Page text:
Dyslexia Week 2021: Your Stories
- Bushra Abu-Helil
- Catherine Boafo-Yirenkyi
- Ruth Breen
- Lorna Burnett
- Mark Cooper
- Olivia Corrie
- John Crawshaw
- Winsome Duncan
- Seán Fay
- Alice Ferns
- Charles Freeman
- Chantal Gagnon
- Sarah Hill
- Victoria Hind
- Nicholas Hounsfield
- Shelley Johnson
- Raheem Mu Khepera MBE
- Callum Langstroth
- Lynn Matthews
- Bronya Meadley
- Eva Middleton
- Leigha Neverson
- Jacqui Perks
- Sophia Preston
- Ryan Rahim
- Remi Ray
- Nicola Sandy
- Paul Strick
- T - Further Education Lead Tutor at a Creative College
- Dr Helen Taylor
- Kim To
- Lennie Varvarides
- Tahirah Yasin
Tell us about your dyslexia diagnosis - when were you diagnosed and when did you / family members / friends / teachers realise that you were having challenges?
I was diagnosed a few years back when I was completing my Legal Practice Course at University. However I always knew I had trouble in reading, writing, remembering simple day-to-day things.
My family say I did not speak properly, or could not make a full sentence until I was seven. Growing up in a third world country, there wasn't a day that I did not receive punishments or was ridiculed by teachers at school. I became used to my classmates calling me names, referring to me being stupid or less intelligent.
For some reason I just loved dreaming in classes - my school teachers used to say "are you catching flies again Ryan!?"
Unfortunately, I still like catching flies, staring at things whilst day dreaming. Now I can see my three year old boy doing the same, and I am fully committed to supporting him if he struggles the way I did.
How has dyslexia impacted you in both positive ways and challenges?
I struggled in school, college and university massively. I couldn't retain what teachers had to say in the classroom. My class notes or homework were always incomplete. My teachers couldn't read my handwriting - I would rather draw pictures or diagrams in my exam answers than write essays. But I was lucky to have home tutors who kindly took time and allowed me to find my ways to read and write.
That support however wasn't always there. At college and university I really struggled as I couldn't afford home tutors. I was fed up of being shamed in front of the whole class. I was determined to do well and prepared to work harder to prove others wrong. I hid my challenges, ignored others and applied my own strategies and resilience to do well in exams at school and college.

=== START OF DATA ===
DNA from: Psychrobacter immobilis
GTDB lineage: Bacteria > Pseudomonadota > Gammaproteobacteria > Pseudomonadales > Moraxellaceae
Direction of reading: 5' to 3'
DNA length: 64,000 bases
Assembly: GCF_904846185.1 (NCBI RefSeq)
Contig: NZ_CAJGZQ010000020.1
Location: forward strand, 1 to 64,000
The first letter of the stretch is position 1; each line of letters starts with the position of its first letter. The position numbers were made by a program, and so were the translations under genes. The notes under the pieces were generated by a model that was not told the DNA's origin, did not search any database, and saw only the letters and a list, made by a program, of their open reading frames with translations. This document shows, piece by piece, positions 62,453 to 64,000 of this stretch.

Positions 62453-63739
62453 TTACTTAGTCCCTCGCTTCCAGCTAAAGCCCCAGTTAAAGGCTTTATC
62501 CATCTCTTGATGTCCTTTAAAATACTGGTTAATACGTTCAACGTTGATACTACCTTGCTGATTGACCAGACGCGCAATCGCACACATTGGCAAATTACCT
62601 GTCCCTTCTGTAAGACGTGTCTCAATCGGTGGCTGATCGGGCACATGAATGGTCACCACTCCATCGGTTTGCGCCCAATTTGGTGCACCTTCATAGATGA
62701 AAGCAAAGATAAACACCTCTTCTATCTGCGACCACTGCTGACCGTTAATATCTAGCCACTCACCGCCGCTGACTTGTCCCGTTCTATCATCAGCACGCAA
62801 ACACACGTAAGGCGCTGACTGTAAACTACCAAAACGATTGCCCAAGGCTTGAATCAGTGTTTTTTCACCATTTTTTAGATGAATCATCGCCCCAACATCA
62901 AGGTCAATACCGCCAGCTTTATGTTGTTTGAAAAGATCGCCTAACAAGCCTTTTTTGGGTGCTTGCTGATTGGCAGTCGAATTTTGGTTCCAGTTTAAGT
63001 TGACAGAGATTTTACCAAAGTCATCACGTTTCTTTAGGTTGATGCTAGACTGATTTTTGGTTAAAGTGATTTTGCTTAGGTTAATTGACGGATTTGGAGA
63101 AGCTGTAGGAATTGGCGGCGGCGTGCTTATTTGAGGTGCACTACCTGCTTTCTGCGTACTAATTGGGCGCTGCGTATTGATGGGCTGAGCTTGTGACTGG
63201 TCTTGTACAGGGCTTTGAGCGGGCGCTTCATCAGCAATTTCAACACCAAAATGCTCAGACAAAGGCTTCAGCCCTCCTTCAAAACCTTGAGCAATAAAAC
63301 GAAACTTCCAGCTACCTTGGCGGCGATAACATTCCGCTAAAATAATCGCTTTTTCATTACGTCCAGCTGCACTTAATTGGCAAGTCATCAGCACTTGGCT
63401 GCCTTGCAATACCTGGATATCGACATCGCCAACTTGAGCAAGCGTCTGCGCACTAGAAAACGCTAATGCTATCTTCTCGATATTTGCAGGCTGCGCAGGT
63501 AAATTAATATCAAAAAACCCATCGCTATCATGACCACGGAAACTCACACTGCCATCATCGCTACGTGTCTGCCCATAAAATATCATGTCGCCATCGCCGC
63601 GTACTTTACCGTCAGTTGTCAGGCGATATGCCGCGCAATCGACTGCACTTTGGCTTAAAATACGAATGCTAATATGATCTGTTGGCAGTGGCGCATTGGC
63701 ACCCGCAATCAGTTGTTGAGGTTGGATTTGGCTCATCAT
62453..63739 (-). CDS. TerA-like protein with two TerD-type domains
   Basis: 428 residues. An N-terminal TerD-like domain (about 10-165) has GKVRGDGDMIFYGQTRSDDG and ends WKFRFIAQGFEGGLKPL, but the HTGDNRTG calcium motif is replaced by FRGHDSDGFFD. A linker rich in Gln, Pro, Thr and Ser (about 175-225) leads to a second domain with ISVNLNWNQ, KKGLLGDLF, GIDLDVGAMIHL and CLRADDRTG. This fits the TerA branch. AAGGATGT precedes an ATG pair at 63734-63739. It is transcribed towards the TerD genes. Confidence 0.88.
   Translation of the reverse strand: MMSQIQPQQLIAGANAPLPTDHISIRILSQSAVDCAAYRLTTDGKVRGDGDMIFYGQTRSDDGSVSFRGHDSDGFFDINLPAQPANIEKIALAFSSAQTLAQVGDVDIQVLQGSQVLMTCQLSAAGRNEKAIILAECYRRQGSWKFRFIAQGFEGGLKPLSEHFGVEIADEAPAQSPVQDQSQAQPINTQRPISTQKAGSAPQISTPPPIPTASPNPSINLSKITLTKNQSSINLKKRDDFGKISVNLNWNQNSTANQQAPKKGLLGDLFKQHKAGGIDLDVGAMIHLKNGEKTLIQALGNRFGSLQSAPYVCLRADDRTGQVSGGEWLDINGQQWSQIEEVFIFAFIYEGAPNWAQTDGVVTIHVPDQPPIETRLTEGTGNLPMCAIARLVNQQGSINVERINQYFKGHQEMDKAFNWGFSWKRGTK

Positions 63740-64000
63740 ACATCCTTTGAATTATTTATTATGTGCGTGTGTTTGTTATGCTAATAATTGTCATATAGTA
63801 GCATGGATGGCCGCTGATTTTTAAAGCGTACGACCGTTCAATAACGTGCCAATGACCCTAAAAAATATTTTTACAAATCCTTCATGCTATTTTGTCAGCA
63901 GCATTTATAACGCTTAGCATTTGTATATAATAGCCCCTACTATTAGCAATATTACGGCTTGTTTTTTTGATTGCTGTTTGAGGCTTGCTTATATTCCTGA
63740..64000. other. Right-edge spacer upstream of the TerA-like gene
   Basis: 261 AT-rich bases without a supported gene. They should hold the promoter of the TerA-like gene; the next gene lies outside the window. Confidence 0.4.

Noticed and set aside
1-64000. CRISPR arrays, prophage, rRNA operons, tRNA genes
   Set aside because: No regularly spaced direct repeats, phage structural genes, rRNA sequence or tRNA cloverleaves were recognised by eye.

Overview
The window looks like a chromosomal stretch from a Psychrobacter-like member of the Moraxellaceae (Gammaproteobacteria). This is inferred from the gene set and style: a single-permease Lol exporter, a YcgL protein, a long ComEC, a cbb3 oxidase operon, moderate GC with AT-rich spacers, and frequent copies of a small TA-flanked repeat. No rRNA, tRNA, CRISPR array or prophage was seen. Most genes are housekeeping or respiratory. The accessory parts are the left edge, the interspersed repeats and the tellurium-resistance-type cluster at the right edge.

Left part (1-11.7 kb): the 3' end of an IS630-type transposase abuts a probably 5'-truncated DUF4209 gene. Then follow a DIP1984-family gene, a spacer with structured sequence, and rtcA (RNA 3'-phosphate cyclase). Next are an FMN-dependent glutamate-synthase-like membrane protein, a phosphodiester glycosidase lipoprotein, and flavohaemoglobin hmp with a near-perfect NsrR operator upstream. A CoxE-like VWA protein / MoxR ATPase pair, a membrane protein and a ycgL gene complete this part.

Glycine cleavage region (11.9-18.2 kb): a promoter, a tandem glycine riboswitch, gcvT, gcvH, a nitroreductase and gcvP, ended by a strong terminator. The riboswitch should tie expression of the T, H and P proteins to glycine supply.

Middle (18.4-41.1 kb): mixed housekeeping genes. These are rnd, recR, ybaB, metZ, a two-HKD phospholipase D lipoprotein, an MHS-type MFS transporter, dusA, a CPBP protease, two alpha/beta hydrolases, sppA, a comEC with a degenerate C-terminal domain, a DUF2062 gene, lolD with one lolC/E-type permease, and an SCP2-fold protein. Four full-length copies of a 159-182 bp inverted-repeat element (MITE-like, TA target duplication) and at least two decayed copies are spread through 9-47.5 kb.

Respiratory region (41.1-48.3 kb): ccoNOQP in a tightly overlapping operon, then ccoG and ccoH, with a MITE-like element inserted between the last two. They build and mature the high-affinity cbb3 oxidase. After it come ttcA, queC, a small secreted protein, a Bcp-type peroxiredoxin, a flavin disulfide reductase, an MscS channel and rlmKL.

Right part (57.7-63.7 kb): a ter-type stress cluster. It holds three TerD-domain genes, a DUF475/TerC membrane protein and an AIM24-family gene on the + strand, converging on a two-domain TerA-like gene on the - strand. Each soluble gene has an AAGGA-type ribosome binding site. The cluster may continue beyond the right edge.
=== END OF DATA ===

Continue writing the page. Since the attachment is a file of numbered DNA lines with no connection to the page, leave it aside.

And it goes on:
My strength is my resilience, determination and willingness to work hard. I realised that I have a gift of visualising things, with the ability to demonstrate my thoughts in many creative ways, and more importantly, showing empathy.
What support have you received for your dyslexia throughout your life?
During university exams, I was given 25% extra time to answer questions. I also took the benefit of having text speech software to read questions and review my answers, which enabled me to correct typos and grammatical errors.
Instead of hand writing I was allowed to type my answers. I was also allowed to answer some questions by way of drawing diagrams instead of writing long paragraphs.
Do you have a particular story or achievement you would like to share?
I never thought I would study law and chose to be a Lawyer. I am now in my final year of training, and by the end of next year I am hoping to be a fully qualified solicitor.
I was told once that my English isn't good enough to be a Lawyer. I think I am now at the final stage to prove that wrong.
So my advice to all who are struggling and feel like you are in a never ending battle:
Please don't give up; seek help and continue your hard work - you will succeed.